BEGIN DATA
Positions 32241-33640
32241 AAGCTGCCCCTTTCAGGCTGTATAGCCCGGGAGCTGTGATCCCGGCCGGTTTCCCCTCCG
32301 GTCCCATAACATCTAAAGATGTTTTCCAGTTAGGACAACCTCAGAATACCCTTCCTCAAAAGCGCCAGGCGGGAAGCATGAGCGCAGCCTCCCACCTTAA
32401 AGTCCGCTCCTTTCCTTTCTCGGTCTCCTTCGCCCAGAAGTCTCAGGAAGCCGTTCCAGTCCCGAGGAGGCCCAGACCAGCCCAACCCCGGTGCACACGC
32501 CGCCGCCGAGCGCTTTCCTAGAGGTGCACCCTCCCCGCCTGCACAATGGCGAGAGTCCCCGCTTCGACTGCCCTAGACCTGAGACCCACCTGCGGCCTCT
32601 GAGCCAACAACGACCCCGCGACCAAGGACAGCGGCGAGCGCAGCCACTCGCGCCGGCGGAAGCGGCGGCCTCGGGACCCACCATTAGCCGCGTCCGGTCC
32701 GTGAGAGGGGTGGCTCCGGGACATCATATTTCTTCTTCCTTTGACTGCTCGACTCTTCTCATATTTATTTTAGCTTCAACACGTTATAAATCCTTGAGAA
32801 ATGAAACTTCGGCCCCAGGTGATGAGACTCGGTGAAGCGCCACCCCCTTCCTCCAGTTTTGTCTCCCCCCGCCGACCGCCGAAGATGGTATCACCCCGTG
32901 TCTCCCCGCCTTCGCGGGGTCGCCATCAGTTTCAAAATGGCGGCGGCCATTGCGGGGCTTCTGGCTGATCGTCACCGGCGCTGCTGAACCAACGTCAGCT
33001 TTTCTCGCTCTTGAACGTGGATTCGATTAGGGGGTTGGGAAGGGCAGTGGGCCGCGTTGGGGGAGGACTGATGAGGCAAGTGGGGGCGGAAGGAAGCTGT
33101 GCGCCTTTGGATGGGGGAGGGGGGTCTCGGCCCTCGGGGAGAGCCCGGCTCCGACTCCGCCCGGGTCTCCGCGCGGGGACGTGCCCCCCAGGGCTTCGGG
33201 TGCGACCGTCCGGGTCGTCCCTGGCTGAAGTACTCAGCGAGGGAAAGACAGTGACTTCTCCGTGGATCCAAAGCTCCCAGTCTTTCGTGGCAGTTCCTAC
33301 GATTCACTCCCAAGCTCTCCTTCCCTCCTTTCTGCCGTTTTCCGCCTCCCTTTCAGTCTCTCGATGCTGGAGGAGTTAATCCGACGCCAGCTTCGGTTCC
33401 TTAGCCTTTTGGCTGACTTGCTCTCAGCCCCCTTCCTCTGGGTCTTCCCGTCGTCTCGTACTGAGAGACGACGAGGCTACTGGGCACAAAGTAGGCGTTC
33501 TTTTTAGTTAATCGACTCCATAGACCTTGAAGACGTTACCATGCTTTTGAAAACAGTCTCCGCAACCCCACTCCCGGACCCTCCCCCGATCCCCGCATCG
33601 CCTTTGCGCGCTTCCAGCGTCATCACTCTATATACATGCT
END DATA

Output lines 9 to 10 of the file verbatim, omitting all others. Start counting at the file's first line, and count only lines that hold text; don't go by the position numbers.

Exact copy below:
32901 TCTCCCCGCCTTCGCGGGGTCGCCATCAGTTTCAAAATGGCGGCGGCCATTGCGGGGCTTCTGGCTGATCGTCACCGGCGCTGCTGAACCAACGTCAGCT
33001 TTTCTCGCTCTTGAACGTGGATTCGATTAGGGGGTTGGGAAGGGCAGTGGGCCGCGTTGGGGGAGGACTGATGAGGCAAGTGGGGGCGGAAGGAAGCTGT